Skip to main content
  • Living reference work
  • © 2020

Encyclopedia of Mathematical Geosciences

  • Overview of a plethora of terms relevant to mathematical geosciences

  • Covers mathematical, statistical, and informatics terms relevant to interdisciplinary geosciences

  • Contains brief biographies of most prominent scientists and academics

Part of the book series: Encyclopedia of Earth Sciences Series (EESS)

This is a preview of subscription content, access via your institution.

Table of contents (349 entries)

  1. Q-Mode Factor Analysis

    • Norman MacLeod
  2. Additive Logistic Normal Distribution

    • Gianna Serafina Monti, Gloria Mateu-Figueras, Karel Hron
  3. Additive Logistic Skew-Normal Distribution

    • Gloria Mateu-Figueras, Karel Hron
  4. Agterberg, Frits

    • Qiuming Cheng
  5. Aitchison, John

    • John Bacon-Shone
  6. Algebraic Reconstruction Techniques

    • Utkarsh Gupta, Uma Ranjan
  7. Allometric Power Laws

    • By Gabor Korvin
  8. Argand Diagram

    • James Irving, Eric P. Verrecchia
  9. Artificial Neural Network

    • Yuanyuan Tian, Mi Shu, Qingren Jia
  10. Autocorrelation

    • Alejandro C. Frery
  11. Backprojection Tomography

    • Utkarsh Gupta, Uma Ranjan
  12. Bayes’s Theorem

    • Konstantinos Modis
  13. Bayesian Inversion in Geoscience

    • Dario Grana, Klaus Mosegaard, Henning Omre
  14. Bayesian Maximum Entropy

    • Junyu He, George Christakos
  15. Best Linear Unbiased Estimation

    • Peter K. Kitanidis
  16. Big Data

    • Xiaogang Ma
  17. Binary Mathematical Morphology

    • Aditya Challa, Sravan Danda, B. S. Daya Sagar

About this book

The Encyclopedia of Mathematical Geosciences is a complete and authoritative reference work. It provides concise explanation on each term that is related to Mathematical Geosciences. Over 300 international scientists, each expert in their specialties, have written over 300 separate articles on different topics of mathematical geosciences including contributions on Artificial Intelligence, Big Data, Compositional Data Analysis, Geomathematics, Geostatistics, Mathematical Morphology, Mathematical Petrology, Multifractals, Multiple Point Statistics and Stochastic Process Modeling. Each topic incorporates cross-referencing to related articles, and also has its own reference list to lead the reader to essential articles within the published literature. The entries are arranged alphabetically, for easy access, and the subject and author indices are comprehensive and extensive.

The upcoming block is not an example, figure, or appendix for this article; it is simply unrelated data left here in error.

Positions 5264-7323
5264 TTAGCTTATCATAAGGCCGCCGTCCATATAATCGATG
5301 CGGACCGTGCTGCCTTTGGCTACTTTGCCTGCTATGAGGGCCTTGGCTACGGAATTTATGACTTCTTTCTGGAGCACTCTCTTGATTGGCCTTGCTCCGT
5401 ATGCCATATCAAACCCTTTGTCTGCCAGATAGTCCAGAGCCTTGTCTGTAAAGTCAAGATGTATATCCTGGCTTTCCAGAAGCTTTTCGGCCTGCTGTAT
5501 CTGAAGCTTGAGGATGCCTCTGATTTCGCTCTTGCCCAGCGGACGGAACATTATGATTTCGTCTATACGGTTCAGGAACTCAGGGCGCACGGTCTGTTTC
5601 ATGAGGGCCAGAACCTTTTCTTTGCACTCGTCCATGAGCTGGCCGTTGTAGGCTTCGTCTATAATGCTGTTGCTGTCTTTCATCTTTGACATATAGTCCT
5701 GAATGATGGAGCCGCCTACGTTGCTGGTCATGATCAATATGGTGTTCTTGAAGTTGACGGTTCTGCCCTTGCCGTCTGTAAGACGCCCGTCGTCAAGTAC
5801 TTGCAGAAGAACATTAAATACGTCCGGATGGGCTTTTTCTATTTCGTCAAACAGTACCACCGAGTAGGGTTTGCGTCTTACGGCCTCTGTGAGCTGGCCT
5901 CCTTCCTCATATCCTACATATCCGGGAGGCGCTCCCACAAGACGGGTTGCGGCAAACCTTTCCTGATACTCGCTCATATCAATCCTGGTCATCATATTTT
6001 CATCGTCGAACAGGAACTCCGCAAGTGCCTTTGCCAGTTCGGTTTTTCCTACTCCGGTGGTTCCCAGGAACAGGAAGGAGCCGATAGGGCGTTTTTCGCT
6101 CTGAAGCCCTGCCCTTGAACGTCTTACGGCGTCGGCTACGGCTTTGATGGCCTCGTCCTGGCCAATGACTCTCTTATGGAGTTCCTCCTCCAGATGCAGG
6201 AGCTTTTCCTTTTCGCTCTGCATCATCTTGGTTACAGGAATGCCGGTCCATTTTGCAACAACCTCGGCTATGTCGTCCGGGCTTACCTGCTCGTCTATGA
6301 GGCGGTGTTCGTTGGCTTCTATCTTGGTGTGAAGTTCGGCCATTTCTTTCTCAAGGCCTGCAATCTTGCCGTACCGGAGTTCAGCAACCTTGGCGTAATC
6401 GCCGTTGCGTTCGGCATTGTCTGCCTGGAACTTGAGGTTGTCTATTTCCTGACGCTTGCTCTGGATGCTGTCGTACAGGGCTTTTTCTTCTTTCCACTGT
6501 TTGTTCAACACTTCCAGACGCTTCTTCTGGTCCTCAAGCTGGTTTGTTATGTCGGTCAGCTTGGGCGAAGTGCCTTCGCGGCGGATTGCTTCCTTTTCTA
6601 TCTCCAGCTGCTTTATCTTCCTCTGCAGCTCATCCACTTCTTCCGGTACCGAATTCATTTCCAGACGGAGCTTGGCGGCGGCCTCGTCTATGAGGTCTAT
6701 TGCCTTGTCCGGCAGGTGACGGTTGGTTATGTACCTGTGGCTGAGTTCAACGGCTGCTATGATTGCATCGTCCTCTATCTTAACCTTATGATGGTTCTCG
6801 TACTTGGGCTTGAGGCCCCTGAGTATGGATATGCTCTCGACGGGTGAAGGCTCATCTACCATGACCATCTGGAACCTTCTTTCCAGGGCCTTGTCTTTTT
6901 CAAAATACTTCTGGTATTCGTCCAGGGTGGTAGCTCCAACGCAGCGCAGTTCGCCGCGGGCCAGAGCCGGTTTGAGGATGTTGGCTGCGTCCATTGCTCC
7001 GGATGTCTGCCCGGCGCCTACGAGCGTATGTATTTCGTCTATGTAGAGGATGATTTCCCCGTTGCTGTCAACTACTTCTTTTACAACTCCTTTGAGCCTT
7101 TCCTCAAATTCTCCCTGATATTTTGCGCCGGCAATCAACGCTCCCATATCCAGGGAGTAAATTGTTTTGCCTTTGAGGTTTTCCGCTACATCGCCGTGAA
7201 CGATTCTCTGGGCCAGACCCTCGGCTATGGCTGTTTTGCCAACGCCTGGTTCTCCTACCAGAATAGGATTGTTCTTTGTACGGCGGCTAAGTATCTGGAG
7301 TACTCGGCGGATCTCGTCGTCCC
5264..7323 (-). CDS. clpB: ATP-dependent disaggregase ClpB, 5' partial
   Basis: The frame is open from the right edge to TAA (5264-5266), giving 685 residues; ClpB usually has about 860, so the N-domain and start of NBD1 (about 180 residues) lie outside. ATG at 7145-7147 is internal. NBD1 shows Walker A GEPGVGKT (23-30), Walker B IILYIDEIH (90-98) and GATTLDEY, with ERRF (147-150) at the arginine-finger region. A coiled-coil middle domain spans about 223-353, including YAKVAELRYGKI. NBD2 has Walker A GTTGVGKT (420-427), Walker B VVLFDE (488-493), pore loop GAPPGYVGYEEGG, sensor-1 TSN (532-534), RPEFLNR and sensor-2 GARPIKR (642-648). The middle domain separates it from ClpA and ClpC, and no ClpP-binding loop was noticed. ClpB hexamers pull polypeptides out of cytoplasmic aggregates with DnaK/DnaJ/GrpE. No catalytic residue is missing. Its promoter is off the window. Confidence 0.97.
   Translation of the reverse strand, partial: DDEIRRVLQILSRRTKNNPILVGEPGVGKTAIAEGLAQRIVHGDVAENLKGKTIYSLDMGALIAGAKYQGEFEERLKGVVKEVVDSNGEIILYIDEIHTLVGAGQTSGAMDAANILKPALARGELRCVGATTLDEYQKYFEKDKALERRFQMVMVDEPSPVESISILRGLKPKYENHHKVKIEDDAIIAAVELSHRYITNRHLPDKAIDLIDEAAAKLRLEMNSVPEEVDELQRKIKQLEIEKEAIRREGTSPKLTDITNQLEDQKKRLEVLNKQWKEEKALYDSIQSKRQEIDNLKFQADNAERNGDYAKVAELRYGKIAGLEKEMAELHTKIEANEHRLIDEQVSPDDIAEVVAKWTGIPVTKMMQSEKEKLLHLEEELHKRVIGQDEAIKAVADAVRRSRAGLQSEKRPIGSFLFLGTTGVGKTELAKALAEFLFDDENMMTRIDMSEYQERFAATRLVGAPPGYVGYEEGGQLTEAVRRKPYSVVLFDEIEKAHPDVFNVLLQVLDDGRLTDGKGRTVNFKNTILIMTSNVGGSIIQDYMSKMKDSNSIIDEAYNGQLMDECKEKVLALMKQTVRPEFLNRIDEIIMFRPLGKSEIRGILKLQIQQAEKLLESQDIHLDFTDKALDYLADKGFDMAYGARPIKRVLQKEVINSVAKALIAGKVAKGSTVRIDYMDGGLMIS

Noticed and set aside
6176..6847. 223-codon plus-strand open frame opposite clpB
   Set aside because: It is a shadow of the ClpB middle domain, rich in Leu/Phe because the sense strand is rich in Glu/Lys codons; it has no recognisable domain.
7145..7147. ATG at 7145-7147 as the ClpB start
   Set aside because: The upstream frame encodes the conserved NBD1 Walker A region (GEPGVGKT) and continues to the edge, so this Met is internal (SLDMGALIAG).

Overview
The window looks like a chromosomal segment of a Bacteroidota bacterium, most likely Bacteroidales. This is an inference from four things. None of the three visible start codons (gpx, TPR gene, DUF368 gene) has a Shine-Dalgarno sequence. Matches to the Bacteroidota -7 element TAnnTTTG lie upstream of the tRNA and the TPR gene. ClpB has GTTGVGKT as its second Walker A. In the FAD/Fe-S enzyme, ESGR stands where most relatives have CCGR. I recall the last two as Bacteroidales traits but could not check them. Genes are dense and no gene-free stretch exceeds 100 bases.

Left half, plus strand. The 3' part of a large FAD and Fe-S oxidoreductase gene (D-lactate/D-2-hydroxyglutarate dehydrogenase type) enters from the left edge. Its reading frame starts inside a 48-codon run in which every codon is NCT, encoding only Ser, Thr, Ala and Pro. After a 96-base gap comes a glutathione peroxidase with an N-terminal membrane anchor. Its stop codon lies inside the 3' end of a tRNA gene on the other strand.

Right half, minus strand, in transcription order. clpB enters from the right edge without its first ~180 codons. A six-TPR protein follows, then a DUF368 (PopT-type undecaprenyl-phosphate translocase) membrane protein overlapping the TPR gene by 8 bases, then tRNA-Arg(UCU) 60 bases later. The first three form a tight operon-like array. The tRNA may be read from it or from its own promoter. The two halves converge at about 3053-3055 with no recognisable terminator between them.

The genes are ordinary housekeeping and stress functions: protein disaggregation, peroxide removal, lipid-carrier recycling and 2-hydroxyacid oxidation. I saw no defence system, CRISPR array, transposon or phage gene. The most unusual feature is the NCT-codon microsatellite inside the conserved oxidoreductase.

• GeoInformatics
  • Geocomputations
  • Geostatistics and simulation
  • Geoprediction
  • Mathematical Geophysics
  • Artificial Intelligence
  • Remote Sensing/Photogrammetry

Editors and Affiliations

  • System Science & Informatics Unit, Indian Statistical Institute- Bangalore Centre, Bangalore, India

    B. S. Daya Sagar

  • Insititue of Earth Sciences, China University of Geosciences, Beijing, China

    Qiuming Cheng

  • School of Natural and Built Environment, Queen's University Belfast, Belfast, United Kingdom

    Jennifer McKinley

  • Canada Geological Survey, Ottawa, Canada

    Frits Agterberg

About the editors

B. S. Daya Sagar is Professor of the Systems Science and Informatics Unit (SSIU) at the Indian Statistical Institute, India. Earlier, he worked at the Andhra University College of Engineering, India, Centre for Remote Imaging Sensing and Processing (CRISP), The National University of Singapore, Singapore in various positions during 1992-2001, Multimedia University, Malaysia during 2001-07. In 2011, he received the Georges Matheron Lectureship Award from the International Association for Mathematical Geosciences. His research interests are concerned with several phases of studies on modeling the terrestrial dyanmics- terrestrial pattern retrieval, terrestrial pattern analysis, simulation and modeling, reasoning and visualization of terrestrial phenomena and relevant geoscience processes.  In addition to having authored and co-authored over 100 research papers in reputed journals, and has authored and/or guest edited 11 books and/or special theme issues for journals including "Mathematical Morphology in Geomorphology and GISci" (CRC Press, 2013) and "Handbook of Mathematical Geosciences: Fifty Years of IAMG" (Springer, 2018).